January 9, 1998 Ninety-nine Institutions Apply for Library of Congress/Ameritech National Digital Library Awards
Press Contact: Guy Lamolinara, Library of Congress (202) 707-9217 | Rob Lanesay, Ameritech, (312) 364-3616
Ninety-nine institutions, either alone or in combination with others, have submitted 68 applications in the second round of the Library of Congress/Ameritech National Digital Library Competition.
Forty-five of the institutions formed 14 consortia in applying for awards to digitize their American history collections and make them freely available as part of the Library of Congress's American Memory on-line collections. Awards can be up to $75,000 for individual institutions and up to $150,000 for consortia.
This is the first time that the competition has allowed institutions to join together in their applications. The result has been an increase in the number of applications from public libraries, archives, historical societies and museums. The intention of the competition is to encourage applications from a variety of institutions, large and small, public and private. During the final selection among meritorious projects, some consideration will be given to the type and size of institution and its geographical location and relevance to the subject areas emphasized in this year's competition.
Applications are evaluated by independent reviewers external to the Library of Congress. These evaluators are being convened by the Division of Preservation and Access of the National Endowment for the Humanities and the Council on Library and Information Resources.
Award winners will be announced in April 1998. On April 10, 1997, in the first round of the three-year program, 10 institutions from across the country received awards that will help them make their unique collections available to anyone with access to the Internet.
With a $2 million gift from Ameritech, the Library of Congress is sponsoring this competition to enable non- federal, tax-exempt, non-profit cultural repositories to create digital collections of primary resource material.
These digital collections will complement and enhance the collections of the National Digital Library Program at the Library of Congress, available on the Internet at http://www.loc.gov/. The National Digital Library is envisioned as a distributed collection of digitized reproductions and originals to which many American institutions will contribute. The Library of Congress's contribution to this World Wide Web-based virtual library is called American Memory and is created by the Library's National Digital Library Program.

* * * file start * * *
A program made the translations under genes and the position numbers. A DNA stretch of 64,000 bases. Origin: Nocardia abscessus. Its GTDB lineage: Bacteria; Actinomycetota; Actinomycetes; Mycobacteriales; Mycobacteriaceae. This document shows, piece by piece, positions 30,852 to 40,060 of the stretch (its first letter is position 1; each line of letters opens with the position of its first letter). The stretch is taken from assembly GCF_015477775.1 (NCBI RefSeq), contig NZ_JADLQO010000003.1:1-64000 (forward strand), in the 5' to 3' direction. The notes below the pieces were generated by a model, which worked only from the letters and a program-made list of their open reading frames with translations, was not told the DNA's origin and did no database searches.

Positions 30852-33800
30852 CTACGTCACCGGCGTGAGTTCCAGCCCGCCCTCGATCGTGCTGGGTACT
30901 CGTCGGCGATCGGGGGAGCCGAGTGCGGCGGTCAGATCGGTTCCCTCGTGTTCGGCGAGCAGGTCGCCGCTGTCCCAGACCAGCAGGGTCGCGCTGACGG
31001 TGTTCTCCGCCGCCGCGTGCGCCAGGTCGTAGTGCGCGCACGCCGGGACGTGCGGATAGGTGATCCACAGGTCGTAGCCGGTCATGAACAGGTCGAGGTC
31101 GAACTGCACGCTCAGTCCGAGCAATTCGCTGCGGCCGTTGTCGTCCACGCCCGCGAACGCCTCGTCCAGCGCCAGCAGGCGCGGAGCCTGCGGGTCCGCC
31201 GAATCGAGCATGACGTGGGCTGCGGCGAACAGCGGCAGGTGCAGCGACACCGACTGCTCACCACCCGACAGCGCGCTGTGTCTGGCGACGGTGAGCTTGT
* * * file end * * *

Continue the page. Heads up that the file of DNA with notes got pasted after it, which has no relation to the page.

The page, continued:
Awards will be made for projects that can be accomplished in 12 to 18 months. Repositories in the United States with collections of primary resource material that are significant for education and research in United States history and culture are eligible to apply.
The last round of the competition will take place in 1998-1999, with applications due on Nov. 2, 1998. For more information on the Library of Congress/Ameritech National Digital Library Program, see the World Wide Web site at http://lcweb2.loc.gov/ammem/award/ or visit the Ameritech Web site at http://www.ameritech.com/community/loc/index.html External.
The goal of the National Digital Library Program is to make freely available over the Internet millions of items by the year 2000, in collaboration with other institutions. Ameritech's contribution will help the Library meet that goal by providing funds to libraries and other institutions to aid them in the critical, yet expensive, task of making their unique American collections electronically available.
Ameritech serves millions of customers in 50 states and 40 countries. Ameritech provides a full range of communications services, including local and long distance telephone, cellular, paging, security monitoring, cable TV, electronic commerce, on-line services and more. One of the world's 100 largest companies, Ameritech (www.ameritech.com External) has 66,000 employees, 1 million share owners and $24 billion in assets.